- Observations on film art - http://www.davidbordwell.net/blog -

FilmStruck and Criterion: Now Roku-ready

KT Rules 600 [1]

DB here:

Soon after Kristin posted the seventh installment in our Criterion series, there came the big news. FilmStruck [2] and the Criterion Channel are now available for streaming via Roku. Some details are in this Variety story [3].

These streaming services had already been available on Apple TV, Chromecast, and other devices, but getting to Roku is a big boost. As of January, Variety says [4] there are 13 million active Roku accounts. Roku capability is built into many smart TVs, and the set-top devices are reasonably low-priced [5]. As a result, and as an early mover in the market, Roku has twice the penetration of its rivals.

Kristin, Jeff Smith, and I hope that subscribers will check out our monthly comments on films both classic and modern. Before or after our discussion, you can watch the films on the Criterion channel. We’ve regarded these short items as extensions of our blog, our research, and our textbook, Film Art: An Introduction. We try to make them clear and engaging.

If you subscribe to FilmStruck, you can log in and go straight to all our offerings. A synoptic page is here [6]. Before Kristin’s entry on The Rules of the Game [7], we put up Jeff on the score of Foreign Correspondent [8], me on editing in Sanshiro Sugata [9], Kristin on landscape in two films by Abbas Kiarostami [10], Kristin on the child’s viewpoint in The Spirit of the Beehive [11], me on staging in L’Avventura [12], and Jeff on camera movement in Kieślowski’s Red [13]. Whether or not you have FilmStruck, you can read blogs expanding on four of those entries here [14].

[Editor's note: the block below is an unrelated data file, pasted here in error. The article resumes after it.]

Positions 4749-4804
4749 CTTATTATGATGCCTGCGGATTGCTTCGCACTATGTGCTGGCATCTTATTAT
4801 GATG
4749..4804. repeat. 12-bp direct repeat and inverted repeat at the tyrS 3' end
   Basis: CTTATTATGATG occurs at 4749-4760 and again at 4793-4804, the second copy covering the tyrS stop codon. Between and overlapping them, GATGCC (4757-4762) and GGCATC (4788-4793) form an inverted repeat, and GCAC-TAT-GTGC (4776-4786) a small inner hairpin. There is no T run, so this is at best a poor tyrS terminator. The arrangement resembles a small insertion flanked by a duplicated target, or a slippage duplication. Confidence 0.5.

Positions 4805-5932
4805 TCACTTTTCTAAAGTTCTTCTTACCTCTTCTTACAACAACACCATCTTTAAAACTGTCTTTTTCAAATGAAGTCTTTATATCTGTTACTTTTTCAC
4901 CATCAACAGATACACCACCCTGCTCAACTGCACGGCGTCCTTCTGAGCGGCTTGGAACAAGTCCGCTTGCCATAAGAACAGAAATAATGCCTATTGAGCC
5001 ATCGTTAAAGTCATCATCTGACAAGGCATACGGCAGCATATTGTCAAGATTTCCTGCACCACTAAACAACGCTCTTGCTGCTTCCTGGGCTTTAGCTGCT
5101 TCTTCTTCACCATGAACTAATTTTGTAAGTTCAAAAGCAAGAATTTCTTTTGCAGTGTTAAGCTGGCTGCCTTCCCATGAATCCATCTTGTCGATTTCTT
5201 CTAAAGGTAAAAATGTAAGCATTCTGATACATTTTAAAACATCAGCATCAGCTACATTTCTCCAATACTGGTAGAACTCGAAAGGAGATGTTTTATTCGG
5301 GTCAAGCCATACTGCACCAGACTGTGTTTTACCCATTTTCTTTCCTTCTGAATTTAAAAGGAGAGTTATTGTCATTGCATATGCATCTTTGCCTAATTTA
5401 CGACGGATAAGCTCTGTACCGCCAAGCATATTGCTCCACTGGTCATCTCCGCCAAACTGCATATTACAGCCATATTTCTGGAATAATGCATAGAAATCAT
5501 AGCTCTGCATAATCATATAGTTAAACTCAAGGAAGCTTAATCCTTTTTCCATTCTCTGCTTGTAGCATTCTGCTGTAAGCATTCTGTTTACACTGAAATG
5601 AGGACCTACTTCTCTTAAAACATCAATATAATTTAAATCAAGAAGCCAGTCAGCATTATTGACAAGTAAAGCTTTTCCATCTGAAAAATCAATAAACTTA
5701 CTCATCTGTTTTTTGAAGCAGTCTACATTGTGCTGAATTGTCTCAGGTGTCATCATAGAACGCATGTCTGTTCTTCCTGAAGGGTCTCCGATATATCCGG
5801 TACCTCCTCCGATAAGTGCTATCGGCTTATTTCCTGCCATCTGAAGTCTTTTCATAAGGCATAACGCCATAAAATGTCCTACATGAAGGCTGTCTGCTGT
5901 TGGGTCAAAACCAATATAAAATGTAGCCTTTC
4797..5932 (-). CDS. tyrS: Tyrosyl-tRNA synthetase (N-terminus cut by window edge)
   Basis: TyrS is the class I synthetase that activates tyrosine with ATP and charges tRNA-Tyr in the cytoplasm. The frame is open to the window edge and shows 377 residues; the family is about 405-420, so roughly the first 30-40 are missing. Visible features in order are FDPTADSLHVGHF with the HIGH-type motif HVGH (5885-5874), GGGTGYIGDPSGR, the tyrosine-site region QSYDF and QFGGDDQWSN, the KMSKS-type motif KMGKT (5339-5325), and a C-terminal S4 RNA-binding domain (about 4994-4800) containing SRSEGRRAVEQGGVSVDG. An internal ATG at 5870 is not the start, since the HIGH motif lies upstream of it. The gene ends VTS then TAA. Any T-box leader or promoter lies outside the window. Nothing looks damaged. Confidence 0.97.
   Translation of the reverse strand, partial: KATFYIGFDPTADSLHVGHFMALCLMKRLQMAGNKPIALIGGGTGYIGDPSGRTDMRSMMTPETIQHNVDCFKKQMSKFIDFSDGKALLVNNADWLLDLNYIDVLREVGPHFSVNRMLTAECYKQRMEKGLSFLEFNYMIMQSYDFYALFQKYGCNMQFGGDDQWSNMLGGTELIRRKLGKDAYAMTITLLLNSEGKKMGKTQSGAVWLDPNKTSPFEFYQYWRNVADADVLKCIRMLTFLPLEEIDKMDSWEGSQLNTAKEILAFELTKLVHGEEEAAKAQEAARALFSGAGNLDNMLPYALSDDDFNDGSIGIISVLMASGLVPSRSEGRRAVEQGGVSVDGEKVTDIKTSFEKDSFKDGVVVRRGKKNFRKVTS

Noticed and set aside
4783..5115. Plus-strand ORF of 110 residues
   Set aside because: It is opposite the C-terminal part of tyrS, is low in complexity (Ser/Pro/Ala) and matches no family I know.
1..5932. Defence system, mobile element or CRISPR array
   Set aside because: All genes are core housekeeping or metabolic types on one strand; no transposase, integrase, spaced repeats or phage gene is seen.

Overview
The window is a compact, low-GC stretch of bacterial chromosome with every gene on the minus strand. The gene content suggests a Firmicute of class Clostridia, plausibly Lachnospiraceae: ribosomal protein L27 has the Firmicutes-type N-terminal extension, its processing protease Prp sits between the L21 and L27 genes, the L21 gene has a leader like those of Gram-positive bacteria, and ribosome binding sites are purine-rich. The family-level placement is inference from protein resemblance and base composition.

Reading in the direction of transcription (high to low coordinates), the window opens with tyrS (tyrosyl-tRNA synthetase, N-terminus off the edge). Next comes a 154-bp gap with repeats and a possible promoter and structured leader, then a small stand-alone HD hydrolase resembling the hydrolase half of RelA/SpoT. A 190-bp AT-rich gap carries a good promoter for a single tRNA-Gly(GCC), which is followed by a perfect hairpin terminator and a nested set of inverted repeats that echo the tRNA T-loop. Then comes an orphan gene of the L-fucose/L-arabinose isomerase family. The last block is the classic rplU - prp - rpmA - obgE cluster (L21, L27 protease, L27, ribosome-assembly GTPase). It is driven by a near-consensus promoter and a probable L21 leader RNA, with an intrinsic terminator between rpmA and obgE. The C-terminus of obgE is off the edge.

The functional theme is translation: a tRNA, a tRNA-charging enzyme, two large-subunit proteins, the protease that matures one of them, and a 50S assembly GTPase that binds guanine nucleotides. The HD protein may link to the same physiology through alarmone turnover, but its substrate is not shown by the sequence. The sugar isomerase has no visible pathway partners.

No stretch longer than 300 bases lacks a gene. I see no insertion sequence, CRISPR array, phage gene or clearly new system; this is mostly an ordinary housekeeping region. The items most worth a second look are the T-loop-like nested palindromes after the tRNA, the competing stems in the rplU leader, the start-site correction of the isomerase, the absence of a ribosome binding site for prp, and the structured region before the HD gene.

Coming up: Jeff on La Cérémonie and Ali: Fear Eats the Soul, Kristin on The Phantom Carriage and M, and me on Monsieur Verdoux, Brute Force, and Chungking Express.

And of course both FilmStruck and the Criterion channel offer a dizzying array of features, shorts, interviews, and bonus material. If you had told me just a few years ago that such a bounty would be so easily available, I’d have doubted it. Nothing beats seeing films on the big screen, but as a person who grew up with movies on TV (in small, degraded images and sound), I know that they retain some of their power in a lot of circumstances.

A monthly subscription equals the cost of three of Starbuck’s Cinnamon Dolce Lattes (Venti) [15], whatever they are. Surely this is a great bargain. You can keep up with what’s coming along at Criterion’s website [16].

To those of you who have signed up and have followed our efforts: Thanks! Keep watching!

Rules 600 [17]